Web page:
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Bernstein And Rahimi Mock Danny Parkins For Louie Anderson Gaffe

“You could tell something was wrong as soon as he said it.”

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Chicago Tribune

Mistakes happen in radio. There’s no such thing as perfection in the business. A sound byte might not play or play correctly, something might happen with a guest, you might flub a word or two. It happens.

On 670 The Score in Chicago, afternoon show host Danny Parkins made a blunder last week that had fellow hosts Dan Bernstein and Leila Rahimi having some fun at his expense on Monday.

Parkins was reporting on the deaths of singer Meat Loaf and actor Louie Anderson. A clip from the movie Fight Club, which Meat Loaf was a part of, played. But Parkins didn’t say Meat Loaf.

Fight Club… RIP Louie Anderson… Wait,” he said after a pause.

“You could tell something was wrong as soon as he said it,” Bernstein said.

“The end of it is pricelessly good,” Rahimi added. “The ‘wait’ is my favorite part.”

Bernstein and Rahimi joked about how the mistake came right at the end of the show. There were literally minutes left before it was over.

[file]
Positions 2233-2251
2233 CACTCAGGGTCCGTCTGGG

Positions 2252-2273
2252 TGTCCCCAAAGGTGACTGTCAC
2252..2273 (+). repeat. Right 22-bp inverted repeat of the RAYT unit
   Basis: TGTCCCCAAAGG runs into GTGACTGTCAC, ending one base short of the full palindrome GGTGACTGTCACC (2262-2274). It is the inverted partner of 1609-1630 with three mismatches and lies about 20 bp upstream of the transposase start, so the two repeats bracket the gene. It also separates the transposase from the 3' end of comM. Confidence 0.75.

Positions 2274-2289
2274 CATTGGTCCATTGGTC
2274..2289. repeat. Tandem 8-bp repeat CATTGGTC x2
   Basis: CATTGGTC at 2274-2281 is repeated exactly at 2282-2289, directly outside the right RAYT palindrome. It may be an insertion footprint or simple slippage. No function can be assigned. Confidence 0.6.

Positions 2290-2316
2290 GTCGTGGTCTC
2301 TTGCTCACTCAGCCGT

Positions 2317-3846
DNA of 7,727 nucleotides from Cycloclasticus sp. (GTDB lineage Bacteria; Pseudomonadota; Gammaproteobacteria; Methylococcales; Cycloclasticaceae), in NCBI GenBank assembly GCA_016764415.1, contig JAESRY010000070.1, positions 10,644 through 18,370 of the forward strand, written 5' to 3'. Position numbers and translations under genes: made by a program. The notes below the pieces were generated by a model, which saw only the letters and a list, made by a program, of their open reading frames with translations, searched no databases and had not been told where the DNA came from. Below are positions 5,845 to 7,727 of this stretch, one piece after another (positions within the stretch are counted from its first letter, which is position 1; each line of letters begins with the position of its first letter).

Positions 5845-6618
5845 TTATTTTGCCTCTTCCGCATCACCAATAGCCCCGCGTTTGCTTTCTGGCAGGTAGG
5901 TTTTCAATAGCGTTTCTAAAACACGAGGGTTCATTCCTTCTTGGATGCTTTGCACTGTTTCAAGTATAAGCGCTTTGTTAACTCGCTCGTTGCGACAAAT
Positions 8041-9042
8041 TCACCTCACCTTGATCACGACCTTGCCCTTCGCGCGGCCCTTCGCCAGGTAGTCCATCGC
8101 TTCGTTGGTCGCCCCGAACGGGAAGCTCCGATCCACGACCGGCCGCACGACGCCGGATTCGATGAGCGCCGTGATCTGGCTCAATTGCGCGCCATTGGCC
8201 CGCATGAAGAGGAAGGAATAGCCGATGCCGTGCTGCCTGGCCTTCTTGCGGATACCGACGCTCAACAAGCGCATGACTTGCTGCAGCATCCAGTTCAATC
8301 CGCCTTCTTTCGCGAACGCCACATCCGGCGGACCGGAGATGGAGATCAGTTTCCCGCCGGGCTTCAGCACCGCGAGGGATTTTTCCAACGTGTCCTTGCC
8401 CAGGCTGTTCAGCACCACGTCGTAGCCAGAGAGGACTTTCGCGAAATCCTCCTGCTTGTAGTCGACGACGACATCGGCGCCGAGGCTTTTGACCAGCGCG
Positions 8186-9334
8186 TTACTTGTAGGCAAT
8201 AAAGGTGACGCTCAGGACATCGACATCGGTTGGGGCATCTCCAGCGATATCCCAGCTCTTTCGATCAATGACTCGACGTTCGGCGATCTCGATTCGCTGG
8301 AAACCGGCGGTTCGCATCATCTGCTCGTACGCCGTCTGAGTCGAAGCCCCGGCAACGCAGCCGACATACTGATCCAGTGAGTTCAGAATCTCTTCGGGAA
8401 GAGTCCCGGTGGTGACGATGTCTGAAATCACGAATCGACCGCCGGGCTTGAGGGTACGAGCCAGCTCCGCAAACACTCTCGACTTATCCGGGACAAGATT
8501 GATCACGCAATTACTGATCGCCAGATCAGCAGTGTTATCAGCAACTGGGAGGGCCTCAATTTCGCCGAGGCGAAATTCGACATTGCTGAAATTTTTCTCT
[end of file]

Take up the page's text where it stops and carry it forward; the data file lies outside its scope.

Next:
“He’s sitting here, he looked through the glass, and he saw (Executive Producer Shane Riordan) absolutely explode,” Bernstein said. “He knew something went wrong.”

They did relate to Parkins’ mistake because, as mentioned above, mistakes happen. But they couldn’t help but have a little fun at their cohort’s expense.

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Sports Radio News

ESPN Madison Adding Olympic Curler Matt Hamilton For ‘Rutledge & Hamilton’ Show

“Matt is a hometown personality with a passion for Wisconsin sports. He brings a unique perspective to our team through his Olympic experience.”

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ESPN Madison

ESPN Madison (100.5 WTLX-FM) is getting a new afternoon show. The station announced on Monday that current afternoon host Jim Rutledge will get a new partner in March.

Olympic curling gold medalist Matt Hamilton is joining the show as Rutledge’s on-air partner after returning from the Beijing Winter Olympics. Rutledge & Hamilton will air from 2 to 4 p.m. CT. Alex Strouf will be the show’s producer.

Rutledge currently hosts The Jump Around from 3 to 4 p.m. and Hamilton has been a regular part of the show, so the rebrand is pairing the two together officially.

Hamilton, a Madison native won a gold medal in men’s curling at the 2018 Winter Games in Pyeongchang, South Korea.

“We are looking forward to having Matt join our expanded of local programming,” said ESPN Madison market manager Tom Olson in the station’s official announcement. (The station currently airs ESPN Radio’s Bart & Hahn from 2 to 3 p.m.)